Mr. Timmons recommends the following bars and cafes to the south of ArtShare:

Villains Tavern - great for before or after reading - a kinda steampunk nowheresville, somewhere old west parisian feel - beautifully designed space - with outdoor patio and lots and lots of heat lamps - like 30 beers on tap - half of them belgians - paired with shots for $8 and old school fancy cocktails - nice balcony - Cherry Bacon Marmalade Burger - grilled cheese with cave-aged cheddar and tamarind chili - they also have veggie options though I'm not sure about vegan

Urth Caffe - a great place to go before the reading - they aren't open late - but they have really amazing coffee and tea and great sandwiches and food - very down to earth stuff - not cheap but not really expensive either

Church & State - only open until 11pm - good for before the reading - somewhat expensive but great cocktails - great coffee - very good food

(This escapade is sponsored, organized, and hosted by Brian Kim Stefans, Matt Timmons, and PRB Directors Andrew Maxwell, Joseph Mosconi, and Ara Shirinyan. If you see 'em, give 'em a shake or a drink.)

Monday, December 20, 2010


The Poetic Research Bureau presents...


Sunday, January 2, 2011 at 7:30pm

The PRB@The Public School
951 Chung King Rd.
Los Angeles, CA

Doors open at 7:00pm
Reading starts at 7:30pm

$5 donation requested

Nada Gordon is the author of several poetry books: Folly, V. Imp, Are Not Our Lowing Heifers Sleeker than Night-Swollen Mushrooms?, and foriegnn bodie-- and an e-pistolary techno-romantic non-fiction novel, Swoon. Her new book, Scented Rushes, is just out from Roof books. A founding member of the Flarf Collective, she practices poetry, song, dance, dressmaking, and image manipulation as deep entertainment. She blogs at

K. Lorraine Graham is the author of Terminal Humming, (Edge Books), recent work has appeared in Eleven Eleven, the Zaoem International Poetry Exhibition at the Minardschouwburg, Gent, Belgium, and the Infusoria visual poetry exhibition in Brussels.  She lives in Carlsbad, CA, with her partner Mark Wallace and Lester Young, a pacific parrotlet. You can find her online at

Sunday, December 5, 2010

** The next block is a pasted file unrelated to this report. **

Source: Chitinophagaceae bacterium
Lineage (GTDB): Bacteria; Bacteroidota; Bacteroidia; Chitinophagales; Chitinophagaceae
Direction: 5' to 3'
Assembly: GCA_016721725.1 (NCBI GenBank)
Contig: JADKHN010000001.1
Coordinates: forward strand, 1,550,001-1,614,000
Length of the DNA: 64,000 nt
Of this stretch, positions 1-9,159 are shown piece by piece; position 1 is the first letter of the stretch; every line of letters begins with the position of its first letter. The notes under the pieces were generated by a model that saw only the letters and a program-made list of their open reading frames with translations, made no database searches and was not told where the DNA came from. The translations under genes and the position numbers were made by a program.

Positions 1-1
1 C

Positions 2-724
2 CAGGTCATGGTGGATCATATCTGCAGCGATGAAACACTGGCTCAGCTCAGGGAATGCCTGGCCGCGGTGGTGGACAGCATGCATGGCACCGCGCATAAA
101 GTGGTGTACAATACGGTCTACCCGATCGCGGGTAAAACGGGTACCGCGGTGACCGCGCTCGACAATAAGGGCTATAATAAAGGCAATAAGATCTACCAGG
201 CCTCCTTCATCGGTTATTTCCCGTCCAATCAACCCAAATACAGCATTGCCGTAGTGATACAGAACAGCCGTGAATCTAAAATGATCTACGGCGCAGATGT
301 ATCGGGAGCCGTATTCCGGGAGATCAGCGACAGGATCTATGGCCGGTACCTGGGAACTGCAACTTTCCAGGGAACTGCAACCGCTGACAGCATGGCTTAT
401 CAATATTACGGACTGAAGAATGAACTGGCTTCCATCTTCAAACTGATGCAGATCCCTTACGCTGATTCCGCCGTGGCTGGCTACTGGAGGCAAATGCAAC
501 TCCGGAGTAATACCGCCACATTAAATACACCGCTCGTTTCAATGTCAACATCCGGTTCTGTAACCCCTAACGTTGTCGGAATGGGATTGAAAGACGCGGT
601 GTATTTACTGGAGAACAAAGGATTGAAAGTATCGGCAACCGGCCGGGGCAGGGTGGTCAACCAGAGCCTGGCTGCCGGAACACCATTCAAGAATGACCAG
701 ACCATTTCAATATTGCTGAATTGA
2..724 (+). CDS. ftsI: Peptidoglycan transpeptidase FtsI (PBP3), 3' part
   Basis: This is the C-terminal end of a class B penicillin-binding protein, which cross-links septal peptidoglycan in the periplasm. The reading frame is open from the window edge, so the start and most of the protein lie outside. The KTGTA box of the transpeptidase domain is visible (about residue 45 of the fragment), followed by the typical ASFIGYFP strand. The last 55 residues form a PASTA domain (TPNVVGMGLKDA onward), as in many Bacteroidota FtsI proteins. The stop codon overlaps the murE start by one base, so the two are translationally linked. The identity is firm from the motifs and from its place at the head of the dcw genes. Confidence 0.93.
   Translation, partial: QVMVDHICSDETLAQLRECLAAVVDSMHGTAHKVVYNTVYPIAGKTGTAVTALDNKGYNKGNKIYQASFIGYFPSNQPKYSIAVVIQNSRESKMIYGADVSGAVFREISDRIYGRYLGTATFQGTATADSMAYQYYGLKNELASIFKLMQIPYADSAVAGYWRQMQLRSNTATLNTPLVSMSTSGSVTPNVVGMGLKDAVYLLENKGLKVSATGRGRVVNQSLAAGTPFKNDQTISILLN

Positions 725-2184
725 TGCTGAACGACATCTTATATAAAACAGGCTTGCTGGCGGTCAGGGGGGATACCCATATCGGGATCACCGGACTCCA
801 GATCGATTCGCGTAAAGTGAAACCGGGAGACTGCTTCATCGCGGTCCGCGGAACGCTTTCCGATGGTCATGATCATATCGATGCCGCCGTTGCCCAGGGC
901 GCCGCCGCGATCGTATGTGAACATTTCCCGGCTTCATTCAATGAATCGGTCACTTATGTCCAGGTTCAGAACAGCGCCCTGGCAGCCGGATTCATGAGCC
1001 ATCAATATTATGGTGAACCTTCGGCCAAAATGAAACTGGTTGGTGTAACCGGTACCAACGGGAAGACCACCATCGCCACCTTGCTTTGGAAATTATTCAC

The Poetic Research Bureau presents...

Cotner, Fitch & Krilanovich

Saturday, December 11 @ 951 Chung King Rd in Chinatown.

Lest the trio of names ring otherwise, they've arrived not to do your taxes or plan your estate -- but rather to ring the bells on a new PRB doorhandle, and kick our portable Tinguely machine into motion, once again.

Messrs Jon Cotner and Andy Fitch, hailing from NYC and Wyoming respectively, reanimate "pedestrian" literature in the recent UDP book, Ten Walks / Two Talks, a sneaky zigzag amid improvised thought maps and urban space, giving new swerve to the kinematic and analytic in a peripatetic tradition as old as toga parties or the buddy film. We'll leave it to Jon and Andy to unwind who is trucker and who is chimp in this glad dyad, but they're sure to blow up our chatroom with buggy repartee and collaborative intoxication, while the city nevertheless survives them like it does all fantasy creatures stumbling down alleyways in mothraic parade march.

And talk about creature (first) features -- dig Grace Krilanovich's consumptive thought burble of a book, The Orange Eats Creeps. It's a sort of "this land is your land and we'll eat it alive" reclamation project, populated by soul-starved anarcho-punks bumrushing the hobo costumes and mind trips, getting jumped and jumping everything that looks like meat and magic carpets. If the Twilight Saga were directed by Larry Clark in the drop-dead Gus Van Sant secular no-place of a Pacific Northwest instead of that CGI mattework substitute --  if the nevergonnadie tweens-with-fangs were huffing black light paint in gas station bathroom killzones like Gary Gilmore in a literary panic, you'd maybe grok the departure point for this choose-your-wrong-adventure novel. 

Need more breadcumbs? Ok, this one. And this one. And this.

Still hungry? Good. 

These are the new kids -- this is our new place. And no one gonna take the body down. But you can come and give it new lungs Saturday night.

Saturday Dec 11, 2010 at 7:30pm

@ The Poetic Research Bureau
951 Chung King Road
LA, CA 90012

Doors open at 7:00pm
Reading starts at 7:30pm

$5 donation requested. All funds go to the authors.